Superman’s more altruistic motives do not generate as much pity as Batman’s motives (Grossman, 2004). Not only this, but his mythic status and expectations put pressure on his current stories (Jennings, 2009). He is a difficult sell.

Heroic Ideal

As the heroic ideal changes, so does Superman. In his early days, Superman was very belligerent, threatening, and socially active (Ayoub). However, this changed as new writers came on board after the creators left the title (Darowski). Hegel might attribute this to gradual cohesion of different identities (Darkowski). Though he initially had no such problem, writers have taken extra steps to make sure he’s “humanized” especially after the 1980s (New York Times, 1992).

The Movie

Before his death in 1992, the 1978 Superman The Movie directed by Richard Donner and starring Christopher Reeve became a cherished a collective memory of the Superman myth unfolding that is to this day. In the introduction of Superman: Secret Origin (Johns & Frank, 2010), David S. Goyer admitted he waited several hours when he was 11 to secure tickets to opening night. After the movie, David resolved to one-day make comic book movies.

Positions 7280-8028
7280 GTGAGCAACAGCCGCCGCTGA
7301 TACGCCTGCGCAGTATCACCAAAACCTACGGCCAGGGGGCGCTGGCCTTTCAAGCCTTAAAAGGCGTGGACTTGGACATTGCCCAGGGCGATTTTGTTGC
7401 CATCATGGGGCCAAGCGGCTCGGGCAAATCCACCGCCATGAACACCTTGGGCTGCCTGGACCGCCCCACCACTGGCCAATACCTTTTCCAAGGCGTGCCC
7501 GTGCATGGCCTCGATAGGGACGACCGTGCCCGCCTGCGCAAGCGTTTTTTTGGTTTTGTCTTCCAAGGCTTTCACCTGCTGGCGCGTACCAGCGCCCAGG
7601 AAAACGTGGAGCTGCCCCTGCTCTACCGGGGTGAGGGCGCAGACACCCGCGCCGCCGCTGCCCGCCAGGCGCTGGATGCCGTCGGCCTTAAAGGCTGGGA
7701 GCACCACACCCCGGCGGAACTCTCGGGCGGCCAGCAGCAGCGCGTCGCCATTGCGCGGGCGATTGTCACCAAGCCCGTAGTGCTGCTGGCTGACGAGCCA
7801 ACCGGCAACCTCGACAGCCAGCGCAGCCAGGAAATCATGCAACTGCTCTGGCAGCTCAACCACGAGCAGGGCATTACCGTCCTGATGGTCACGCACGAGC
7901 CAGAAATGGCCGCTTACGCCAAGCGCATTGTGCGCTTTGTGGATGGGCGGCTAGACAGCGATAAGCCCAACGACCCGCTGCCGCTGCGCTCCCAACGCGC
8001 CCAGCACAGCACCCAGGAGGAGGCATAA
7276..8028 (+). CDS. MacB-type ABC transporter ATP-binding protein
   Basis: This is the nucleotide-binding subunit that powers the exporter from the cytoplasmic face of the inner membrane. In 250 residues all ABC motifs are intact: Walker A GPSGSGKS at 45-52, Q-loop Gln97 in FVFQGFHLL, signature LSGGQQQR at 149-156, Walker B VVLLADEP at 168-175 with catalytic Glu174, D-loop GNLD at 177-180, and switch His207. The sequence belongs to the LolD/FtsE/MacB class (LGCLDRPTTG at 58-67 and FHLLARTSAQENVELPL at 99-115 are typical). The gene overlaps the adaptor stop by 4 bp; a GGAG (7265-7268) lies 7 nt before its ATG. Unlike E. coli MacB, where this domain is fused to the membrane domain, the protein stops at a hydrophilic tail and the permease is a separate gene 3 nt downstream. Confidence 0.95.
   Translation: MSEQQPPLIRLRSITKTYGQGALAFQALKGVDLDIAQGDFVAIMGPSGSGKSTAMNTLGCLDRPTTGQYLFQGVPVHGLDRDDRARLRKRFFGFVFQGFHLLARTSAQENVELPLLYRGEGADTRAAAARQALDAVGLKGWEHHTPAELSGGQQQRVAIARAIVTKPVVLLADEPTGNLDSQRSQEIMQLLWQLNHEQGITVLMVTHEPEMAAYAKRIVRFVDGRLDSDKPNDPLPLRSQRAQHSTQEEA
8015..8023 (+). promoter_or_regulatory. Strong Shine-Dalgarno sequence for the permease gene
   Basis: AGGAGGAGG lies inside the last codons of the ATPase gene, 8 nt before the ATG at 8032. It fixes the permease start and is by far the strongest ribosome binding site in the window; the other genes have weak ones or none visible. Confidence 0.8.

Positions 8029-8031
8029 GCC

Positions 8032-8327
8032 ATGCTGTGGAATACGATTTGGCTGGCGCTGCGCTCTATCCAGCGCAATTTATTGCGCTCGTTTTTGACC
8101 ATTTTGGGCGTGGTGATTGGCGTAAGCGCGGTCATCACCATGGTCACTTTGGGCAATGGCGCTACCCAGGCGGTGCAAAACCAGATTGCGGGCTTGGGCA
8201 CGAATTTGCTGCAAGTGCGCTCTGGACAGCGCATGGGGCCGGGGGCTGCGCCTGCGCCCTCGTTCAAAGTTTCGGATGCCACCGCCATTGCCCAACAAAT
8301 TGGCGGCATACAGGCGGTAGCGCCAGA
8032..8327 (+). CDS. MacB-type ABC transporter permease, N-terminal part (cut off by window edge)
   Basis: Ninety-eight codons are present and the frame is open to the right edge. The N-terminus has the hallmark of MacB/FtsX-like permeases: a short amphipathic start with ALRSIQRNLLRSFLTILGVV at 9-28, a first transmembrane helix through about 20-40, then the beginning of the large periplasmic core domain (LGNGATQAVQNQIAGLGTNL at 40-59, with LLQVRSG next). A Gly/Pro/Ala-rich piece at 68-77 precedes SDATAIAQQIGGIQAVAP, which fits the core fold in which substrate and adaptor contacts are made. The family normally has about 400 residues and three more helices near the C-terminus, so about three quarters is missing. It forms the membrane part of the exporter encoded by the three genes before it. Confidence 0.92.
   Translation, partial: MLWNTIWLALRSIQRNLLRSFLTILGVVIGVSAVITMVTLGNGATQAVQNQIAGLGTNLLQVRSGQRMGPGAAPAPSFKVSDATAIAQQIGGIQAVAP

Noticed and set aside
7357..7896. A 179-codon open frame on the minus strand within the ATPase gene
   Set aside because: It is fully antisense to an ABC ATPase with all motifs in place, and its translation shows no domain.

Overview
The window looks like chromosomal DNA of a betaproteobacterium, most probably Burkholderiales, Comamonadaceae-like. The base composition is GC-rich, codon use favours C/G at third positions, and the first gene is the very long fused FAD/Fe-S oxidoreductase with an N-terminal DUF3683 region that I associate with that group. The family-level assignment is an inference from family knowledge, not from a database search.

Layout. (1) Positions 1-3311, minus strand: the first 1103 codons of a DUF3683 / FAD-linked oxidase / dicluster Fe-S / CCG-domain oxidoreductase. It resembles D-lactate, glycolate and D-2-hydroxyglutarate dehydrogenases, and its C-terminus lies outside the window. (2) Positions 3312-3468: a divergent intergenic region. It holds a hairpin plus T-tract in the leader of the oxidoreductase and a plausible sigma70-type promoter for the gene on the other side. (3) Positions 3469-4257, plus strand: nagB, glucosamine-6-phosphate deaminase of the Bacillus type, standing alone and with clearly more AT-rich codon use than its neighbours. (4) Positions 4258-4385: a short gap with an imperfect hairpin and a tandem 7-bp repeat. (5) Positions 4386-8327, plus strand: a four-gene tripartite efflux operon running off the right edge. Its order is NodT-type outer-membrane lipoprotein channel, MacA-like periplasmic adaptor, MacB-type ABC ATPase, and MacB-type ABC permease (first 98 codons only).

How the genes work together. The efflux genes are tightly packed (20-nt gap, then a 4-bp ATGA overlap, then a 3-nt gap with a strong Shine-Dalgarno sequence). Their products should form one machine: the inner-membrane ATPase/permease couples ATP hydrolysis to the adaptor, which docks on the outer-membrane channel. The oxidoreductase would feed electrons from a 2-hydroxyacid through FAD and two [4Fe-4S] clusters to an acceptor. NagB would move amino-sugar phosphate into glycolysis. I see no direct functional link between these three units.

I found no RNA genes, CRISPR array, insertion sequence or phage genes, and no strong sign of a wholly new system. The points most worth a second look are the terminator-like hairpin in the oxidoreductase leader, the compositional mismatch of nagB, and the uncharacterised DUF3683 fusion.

Goyer grew up to co-write Batman Begins and The Dark Knight. In 2010, Goyer was selected to write the reboot of the Superman film franchise. However, the sequels were less than stellar (Frank).  His likeness has become synonymous with Superman in the minds of many (Kriegel), so much so that artist Gary Frank may oft use his likeness in his artwork (Frank, 2010).

Reeve even played a pivotal role in the series, Smallville up until his death (Kate, 2005).

In 2008, Donner joined forces with his apprentice, the prominent superstar writer, Geoff Johns, on a story arc entitled Last Son. The story served to incorporate several film elements into the modern DC Universe canon, but introduced Superman’s adopted Kryptonian son, aptly named “Christopher Kent.”

Audience

Despite all of this, flaws have been more easily found in praiseworthy figures in recent times, despite their ever-presence (Niebuhr, 1921). In the intro to the Secret Origin (Johns), Goyer said stated, “He’s not someone the reader can readily identify with.” However, the idea of Superman that has taken the most hits, not the character himself (Grossman).

His death put several dents in the notion of the character’s infallibility in our collective consciousness, and even they agreed that he’d be more interesting upon his resurrection (New York Times).

Conclusion